Conquer disease with gene editing: Gove


BRITAIN could see a new approach to genetically edited crops and animals after Brexit, Environment Secretary Michael Gove suggested yesterday.
Gene editing – which speeds up the practice of selective breeding but, unlike genetic modification, does not introduce new genes from another species – is still in its infancy.
But Gove (pictured) said the technology could boost crop yields and produce more valuable livestock. Research into how gene editing can improve fish health is already underway in the UK.
‘Gene editing technology could help us to remove vulnerabilities to illness, develop higher yielding crops or more valuable livestock, indeed potentially allow mankind to conquer the diseases to which we are vulnerable,’ the minister told the Oxford Farming Conference.
He said later: ‘I do think it’s important that we regard gene editing as a means of science helping us to do faster what farmers have been doing for generations.
‘I think we should have an open mind and not allow debates from the past to influence how we look at that technology.’
Scientists in Scotland and Europe are currently involved in a study to identify genes involved in infectious salmon anaemia (ISA) and make alterations to increase resistance.  This could then be applied to produce ISA resistant broodstock for farming.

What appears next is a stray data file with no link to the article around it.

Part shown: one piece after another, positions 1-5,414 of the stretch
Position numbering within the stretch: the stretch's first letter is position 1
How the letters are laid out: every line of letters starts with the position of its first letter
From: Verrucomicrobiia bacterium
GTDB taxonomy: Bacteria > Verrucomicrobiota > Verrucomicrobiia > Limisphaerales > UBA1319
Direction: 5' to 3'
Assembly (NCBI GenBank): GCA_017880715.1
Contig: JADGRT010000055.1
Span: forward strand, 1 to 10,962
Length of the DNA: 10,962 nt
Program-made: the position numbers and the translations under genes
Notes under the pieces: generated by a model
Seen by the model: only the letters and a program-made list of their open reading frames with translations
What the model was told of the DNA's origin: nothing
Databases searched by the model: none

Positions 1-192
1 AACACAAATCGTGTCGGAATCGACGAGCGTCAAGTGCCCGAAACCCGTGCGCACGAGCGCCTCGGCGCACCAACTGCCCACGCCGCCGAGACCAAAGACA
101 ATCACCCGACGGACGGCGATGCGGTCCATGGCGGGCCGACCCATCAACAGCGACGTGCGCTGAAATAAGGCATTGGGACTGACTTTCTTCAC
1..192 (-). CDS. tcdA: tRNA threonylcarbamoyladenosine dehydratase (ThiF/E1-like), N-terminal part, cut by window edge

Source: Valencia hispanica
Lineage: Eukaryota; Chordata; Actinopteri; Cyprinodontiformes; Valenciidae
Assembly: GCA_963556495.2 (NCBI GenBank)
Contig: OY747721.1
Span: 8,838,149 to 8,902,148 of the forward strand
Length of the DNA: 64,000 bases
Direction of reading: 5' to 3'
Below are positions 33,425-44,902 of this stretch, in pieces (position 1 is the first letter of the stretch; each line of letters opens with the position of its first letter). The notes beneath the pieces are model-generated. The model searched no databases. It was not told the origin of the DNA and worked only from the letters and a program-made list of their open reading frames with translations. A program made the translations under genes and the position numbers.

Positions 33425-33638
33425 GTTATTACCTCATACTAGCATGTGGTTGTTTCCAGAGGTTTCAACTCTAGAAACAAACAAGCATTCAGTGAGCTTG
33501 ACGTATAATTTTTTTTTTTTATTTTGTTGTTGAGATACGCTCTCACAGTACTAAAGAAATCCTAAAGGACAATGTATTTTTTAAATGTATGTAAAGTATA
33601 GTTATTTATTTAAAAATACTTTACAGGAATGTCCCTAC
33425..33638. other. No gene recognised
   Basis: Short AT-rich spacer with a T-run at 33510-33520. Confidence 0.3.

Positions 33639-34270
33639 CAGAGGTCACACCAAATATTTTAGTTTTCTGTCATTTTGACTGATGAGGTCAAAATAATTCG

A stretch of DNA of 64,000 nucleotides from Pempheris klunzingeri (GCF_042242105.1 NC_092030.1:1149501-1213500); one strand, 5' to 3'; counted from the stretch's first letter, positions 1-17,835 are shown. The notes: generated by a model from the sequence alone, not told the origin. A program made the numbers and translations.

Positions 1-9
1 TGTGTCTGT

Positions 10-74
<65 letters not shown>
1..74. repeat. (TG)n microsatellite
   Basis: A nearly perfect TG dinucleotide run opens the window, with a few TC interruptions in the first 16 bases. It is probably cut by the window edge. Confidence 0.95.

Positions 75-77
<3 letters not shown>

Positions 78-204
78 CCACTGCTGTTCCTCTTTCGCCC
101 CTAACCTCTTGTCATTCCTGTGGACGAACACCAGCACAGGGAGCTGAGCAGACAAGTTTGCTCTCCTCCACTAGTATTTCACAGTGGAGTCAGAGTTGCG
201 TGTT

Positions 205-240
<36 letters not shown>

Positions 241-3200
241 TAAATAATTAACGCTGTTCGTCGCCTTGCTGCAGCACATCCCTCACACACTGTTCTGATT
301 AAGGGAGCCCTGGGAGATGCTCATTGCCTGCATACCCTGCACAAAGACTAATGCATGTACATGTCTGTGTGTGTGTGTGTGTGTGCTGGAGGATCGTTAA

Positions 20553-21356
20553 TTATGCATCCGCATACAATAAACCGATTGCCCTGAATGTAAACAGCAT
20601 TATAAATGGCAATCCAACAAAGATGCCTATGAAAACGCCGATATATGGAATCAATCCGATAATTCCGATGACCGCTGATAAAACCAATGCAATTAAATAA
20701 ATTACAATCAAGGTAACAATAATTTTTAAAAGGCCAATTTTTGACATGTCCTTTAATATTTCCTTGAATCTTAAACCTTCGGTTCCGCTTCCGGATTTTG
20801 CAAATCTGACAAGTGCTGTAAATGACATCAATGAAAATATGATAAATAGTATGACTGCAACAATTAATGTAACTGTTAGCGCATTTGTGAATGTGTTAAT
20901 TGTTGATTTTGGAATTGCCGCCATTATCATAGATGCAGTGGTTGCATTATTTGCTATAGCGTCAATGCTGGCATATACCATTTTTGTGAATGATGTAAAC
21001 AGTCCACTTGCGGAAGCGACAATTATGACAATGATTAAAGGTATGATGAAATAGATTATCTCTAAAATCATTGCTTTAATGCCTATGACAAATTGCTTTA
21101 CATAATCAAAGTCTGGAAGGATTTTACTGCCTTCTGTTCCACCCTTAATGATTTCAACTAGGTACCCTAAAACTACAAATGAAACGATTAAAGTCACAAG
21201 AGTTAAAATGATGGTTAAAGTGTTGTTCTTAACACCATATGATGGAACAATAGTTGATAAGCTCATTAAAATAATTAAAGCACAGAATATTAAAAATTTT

Gene editing represents a significant long-term opportunity in animal health, following on from recent breakthroughs in human health.
It is a new technology which uses enzyme systems such as CRISPR/Cas9 and TALEN, among others, to make precise, targeted alterations to the DNA sequence.
But gene editing is in a legal limbo in Europe, with the European Union notoriously reluctant to embrace the kind of genetic advances Americans take for granted.
The EU is opposed to genetically modified crops, although it introduced an opt-out rule for member countries wishing to grow EU authorised crops.
The Scottish government has not exploited the opt-out and in 2015 banned the cultivation of GM crops in Scotland.
In November, Gove reportedly said that food made from GM crops would continue to be banned in the UK after Brexit, potentially damaging Britain’s attempts to negotiate a trade deal outside of the EU because the US is expected to push for more GM-based foods to be sold in the UK.


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